Assembly Approves End of Life Bill


On Wednesday, the California Assembly took a major step in approving Assembly Bill X2-15, the End of Life Option Act, which will now move on to the Senate for a final vote. The bill was passed by the Assembly on a bipartisan but closely divided vote of 43-34.

In August, State Senator Lois Wolk joined a coalition of legislators seeking to reintroduce legislation regarding the End of Life Option Act. Modeled after the original legislation known as Senate Bill (SB) 128, this bill, AB X2-15, is authored by Assemblymember Susan Talamantes-Eggman, Assemblymember Luis Alejo and Assemblymember Mark Stone, and provides mentally competent, terminally ill adults the option of requesting a doctor’s prescription for aid-in-dying drugs to painlessly and peacefully shorten their dying process.

“The Assembly’s vote today reflects Californians’ overwhelming support for terminally ill individuals’ right to decide to die peacefully and without pain,” said Wolk. “We all hope for a comfortable death, to die painlessly surrounded by family and friends. But that’s not always the reality. There are terminally ill Californians who at this moment are suffering as they battle the final stages of their disease. Today we are one step closer to giving these Californians the ability to decide what is right for them with their doctor, their family and other loved ones.”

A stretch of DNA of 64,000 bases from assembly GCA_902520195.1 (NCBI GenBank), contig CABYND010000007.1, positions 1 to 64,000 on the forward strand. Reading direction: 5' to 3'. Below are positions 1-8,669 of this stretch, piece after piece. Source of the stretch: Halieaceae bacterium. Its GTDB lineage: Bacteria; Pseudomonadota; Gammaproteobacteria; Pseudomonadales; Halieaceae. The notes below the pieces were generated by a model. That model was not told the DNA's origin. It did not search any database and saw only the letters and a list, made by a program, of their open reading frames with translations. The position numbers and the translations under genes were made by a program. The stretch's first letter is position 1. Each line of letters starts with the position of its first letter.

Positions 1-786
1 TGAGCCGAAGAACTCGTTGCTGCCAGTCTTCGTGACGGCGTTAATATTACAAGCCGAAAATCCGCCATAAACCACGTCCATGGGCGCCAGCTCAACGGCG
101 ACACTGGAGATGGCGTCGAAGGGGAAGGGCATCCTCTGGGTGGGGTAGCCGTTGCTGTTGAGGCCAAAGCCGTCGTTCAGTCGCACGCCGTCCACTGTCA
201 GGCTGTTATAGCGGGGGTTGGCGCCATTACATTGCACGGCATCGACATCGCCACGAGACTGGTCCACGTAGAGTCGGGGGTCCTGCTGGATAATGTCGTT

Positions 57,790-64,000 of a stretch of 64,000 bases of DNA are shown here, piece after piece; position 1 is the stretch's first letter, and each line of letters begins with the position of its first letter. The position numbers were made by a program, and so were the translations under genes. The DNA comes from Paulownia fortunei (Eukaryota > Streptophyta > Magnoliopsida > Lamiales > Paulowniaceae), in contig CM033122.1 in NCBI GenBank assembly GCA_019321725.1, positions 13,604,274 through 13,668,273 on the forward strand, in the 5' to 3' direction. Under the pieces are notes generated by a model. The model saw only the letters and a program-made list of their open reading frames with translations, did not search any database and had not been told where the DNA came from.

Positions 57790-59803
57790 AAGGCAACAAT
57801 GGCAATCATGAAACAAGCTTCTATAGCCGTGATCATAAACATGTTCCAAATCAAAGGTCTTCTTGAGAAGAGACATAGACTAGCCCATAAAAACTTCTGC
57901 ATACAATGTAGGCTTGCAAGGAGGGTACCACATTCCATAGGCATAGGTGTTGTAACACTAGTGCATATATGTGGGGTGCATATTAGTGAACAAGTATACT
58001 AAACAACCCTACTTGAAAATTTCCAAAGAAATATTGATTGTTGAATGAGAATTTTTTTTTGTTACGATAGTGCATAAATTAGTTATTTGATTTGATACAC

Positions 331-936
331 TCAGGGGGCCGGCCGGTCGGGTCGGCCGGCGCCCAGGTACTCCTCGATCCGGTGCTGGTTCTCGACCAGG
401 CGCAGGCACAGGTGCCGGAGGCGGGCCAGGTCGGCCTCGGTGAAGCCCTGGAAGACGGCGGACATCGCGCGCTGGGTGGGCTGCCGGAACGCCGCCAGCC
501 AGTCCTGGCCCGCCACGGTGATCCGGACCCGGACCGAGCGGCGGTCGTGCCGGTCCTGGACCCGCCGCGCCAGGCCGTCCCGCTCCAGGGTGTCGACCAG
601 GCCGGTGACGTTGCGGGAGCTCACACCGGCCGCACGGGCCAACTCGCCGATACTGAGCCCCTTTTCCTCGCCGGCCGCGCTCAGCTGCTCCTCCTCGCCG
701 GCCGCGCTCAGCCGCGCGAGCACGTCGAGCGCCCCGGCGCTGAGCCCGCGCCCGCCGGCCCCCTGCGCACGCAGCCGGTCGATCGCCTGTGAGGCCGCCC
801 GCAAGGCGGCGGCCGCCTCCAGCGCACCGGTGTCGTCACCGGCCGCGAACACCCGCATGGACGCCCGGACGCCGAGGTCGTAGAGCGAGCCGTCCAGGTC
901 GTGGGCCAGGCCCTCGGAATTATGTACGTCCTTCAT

Polling performed by the Institute of Governmental Studies (IGS) at UC Berkeley released last week showed that strong majorities in both major political parties and among independent voters back the idea.

The online survey polled 1,097 Californians from August 11-26. People were asked about pending legislation to allow terminally ill people to voluntarily end their own lives by taking drugs prescribed by a physician.

The poll found that 76 percent overall supported the idea, including 82 percent of Democrats, 79 percent of independents and 67 percent of Republicans.

“Although many political issues reflect strong partisan differences, physician-assisted suicide clearly draws strong support from Californians across the political spectrum,” said IGS director Jack Citrin.

Back in July, a proposal to allow physicians to prescribe lethal doses of drugs to terminally ill patients was sidelined as the bill lacked the support to get out of the Assembly Health Committee.

At the time, Assemblymember Susan Eggman, Senator Wolk and Senator Bill Monning issued a statement, “We have chosen not to present SB 128, the End of Life Option Act, today in the Assembly Health Committee.”

Assemblymember Rob Bonta, who chairs the Health Committee, supported the measure stating, “I believe that suffering patients at the end of their life should be able to choose a painless, dignified, and peaceful death.”

However, other Democrats were opposed to the bill. Assemblymember Freddie Rodriguez said of his experience working as an emergency medical technician on an ambulance, “I was there to help protect and preserve life and give folks a second chance. It’s just something I couldn’t come to grips with in this bill.”